Chapter

The Progressive Rock Style The Music

Edward Macan

in Rocking the Classics

Published in print March 1997 | ISBN: 9780195098884
Published online October 2011 | e-ISBN: 9780199853236 | DOI: http://dx.doi.org/10.1093/acprof:oso/9780195098884.003.0003
The Progressive Rock Style The Music

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This chapter examines the progressive rock style as it emerged during its “golden age” of roughly 1970 to 1976. It shows that the progressive rock style is indebted to the classical tradition in the realms of instrumentation, structure, and virtuosity, and demonstrates a clear link between the genre's modal harmony and the legacy of folk music. It also highlights a number of clear homologies that can be drawn between progressive rock as a musical style and the counterculture of the late 1960s and early 1970s. For instance, progressive rock's juxtaposition of “masculine” and “feminine” sections can be seen to symbolize many of the conflicts that were of great importance to the hippies. Furthermore, a clear connection can be drawn between the style's wayward modal harmony and the counterculture's acid-induced sense of time (or timelessness).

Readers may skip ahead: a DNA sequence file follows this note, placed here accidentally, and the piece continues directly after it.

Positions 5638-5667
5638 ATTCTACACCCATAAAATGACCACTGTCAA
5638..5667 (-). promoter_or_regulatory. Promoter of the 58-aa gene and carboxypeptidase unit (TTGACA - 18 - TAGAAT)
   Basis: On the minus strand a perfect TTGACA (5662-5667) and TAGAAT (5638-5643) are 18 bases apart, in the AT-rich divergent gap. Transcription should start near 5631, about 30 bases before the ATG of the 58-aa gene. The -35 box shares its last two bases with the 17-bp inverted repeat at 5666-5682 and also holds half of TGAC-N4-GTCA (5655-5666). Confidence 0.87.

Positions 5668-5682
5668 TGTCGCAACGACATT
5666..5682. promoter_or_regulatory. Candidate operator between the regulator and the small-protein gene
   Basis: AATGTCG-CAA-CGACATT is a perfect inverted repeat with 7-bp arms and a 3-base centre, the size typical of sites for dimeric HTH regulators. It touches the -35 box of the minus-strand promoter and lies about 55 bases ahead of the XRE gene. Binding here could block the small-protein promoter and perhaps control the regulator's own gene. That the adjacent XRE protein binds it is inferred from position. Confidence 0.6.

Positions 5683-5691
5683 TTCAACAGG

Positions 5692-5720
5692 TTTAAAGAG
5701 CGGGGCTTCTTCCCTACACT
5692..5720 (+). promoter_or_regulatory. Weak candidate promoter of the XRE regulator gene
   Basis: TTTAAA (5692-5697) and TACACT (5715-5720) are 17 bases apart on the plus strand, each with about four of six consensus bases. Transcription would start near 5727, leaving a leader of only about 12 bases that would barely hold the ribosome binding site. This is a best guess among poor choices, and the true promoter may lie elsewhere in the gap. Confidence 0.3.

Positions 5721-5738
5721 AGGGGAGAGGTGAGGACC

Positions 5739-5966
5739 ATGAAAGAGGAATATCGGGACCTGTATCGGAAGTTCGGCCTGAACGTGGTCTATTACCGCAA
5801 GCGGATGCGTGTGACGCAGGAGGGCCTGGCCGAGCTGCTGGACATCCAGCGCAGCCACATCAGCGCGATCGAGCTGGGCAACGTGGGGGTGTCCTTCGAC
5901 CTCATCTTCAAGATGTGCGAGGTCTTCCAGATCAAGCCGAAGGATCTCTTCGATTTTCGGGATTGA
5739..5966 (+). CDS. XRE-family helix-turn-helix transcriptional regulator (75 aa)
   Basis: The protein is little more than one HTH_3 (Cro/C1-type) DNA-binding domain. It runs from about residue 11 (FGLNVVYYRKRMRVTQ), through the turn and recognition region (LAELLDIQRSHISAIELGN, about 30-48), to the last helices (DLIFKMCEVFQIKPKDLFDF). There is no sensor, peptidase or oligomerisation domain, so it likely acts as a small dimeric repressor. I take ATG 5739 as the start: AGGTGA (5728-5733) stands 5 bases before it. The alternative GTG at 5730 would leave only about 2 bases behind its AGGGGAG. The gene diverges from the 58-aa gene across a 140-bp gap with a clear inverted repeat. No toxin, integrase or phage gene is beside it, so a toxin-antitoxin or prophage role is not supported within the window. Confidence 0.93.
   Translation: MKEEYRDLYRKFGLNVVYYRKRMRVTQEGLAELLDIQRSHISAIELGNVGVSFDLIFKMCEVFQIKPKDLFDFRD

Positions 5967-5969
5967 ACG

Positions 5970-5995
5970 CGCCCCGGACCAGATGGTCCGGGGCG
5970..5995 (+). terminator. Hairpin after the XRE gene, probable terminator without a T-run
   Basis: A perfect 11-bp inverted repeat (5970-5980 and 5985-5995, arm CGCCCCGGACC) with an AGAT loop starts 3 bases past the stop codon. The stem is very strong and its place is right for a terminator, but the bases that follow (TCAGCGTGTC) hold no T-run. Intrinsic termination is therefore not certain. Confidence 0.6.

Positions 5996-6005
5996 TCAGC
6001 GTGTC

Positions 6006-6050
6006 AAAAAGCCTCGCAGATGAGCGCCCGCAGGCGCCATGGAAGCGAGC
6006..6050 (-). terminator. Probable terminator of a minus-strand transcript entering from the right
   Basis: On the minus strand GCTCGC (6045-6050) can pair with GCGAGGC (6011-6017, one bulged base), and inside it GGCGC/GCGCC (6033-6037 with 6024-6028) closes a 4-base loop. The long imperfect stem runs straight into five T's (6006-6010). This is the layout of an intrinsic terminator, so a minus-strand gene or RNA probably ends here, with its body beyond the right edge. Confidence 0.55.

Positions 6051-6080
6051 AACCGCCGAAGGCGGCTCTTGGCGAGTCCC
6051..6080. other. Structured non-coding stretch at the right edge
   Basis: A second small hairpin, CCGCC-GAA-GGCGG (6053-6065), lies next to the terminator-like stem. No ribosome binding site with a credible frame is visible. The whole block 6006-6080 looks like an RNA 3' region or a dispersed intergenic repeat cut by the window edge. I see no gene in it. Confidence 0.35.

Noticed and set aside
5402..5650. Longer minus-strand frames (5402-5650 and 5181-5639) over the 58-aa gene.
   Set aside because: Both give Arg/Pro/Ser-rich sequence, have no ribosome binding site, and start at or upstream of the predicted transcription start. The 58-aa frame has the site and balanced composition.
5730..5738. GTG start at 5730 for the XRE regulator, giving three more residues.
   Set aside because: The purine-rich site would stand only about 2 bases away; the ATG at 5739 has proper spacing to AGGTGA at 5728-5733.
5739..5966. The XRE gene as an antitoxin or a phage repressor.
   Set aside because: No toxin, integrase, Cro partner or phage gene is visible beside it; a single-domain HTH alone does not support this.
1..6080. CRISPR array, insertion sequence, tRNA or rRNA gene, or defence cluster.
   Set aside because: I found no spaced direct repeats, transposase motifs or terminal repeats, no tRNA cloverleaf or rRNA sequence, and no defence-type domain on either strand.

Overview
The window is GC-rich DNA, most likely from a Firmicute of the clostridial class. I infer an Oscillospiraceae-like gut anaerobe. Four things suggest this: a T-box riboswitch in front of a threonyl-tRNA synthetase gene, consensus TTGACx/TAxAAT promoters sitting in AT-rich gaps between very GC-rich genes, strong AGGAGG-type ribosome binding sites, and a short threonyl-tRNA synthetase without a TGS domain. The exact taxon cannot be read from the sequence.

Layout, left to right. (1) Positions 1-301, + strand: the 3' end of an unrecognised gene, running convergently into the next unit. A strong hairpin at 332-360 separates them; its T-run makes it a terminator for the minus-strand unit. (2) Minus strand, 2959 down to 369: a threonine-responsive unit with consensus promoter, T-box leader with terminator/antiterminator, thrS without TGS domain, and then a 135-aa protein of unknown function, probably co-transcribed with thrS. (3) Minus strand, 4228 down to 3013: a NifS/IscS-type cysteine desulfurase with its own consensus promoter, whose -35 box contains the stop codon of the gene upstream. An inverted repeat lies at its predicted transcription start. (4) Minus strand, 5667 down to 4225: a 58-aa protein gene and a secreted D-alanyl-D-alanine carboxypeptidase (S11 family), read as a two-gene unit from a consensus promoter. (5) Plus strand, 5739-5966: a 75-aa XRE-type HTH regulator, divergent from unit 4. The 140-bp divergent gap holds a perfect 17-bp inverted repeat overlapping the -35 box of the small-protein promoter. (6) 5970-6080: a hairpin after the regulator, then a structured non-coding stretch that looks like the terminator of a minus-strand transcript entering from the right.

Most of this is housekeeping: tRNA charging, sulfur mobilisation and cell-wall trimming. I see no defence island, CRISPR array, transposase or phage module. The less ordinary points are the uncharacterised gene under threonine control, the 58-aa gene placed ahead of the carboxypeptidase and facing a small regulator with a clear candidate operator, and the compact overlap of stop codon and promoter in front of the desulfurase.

Keywords: progressive rock; instrumentation; structure; virtuosity; counterculture; modal harmony; folk music; hippies; sense of time

Chapter.  12740 words. 

Subjects: Popular Music

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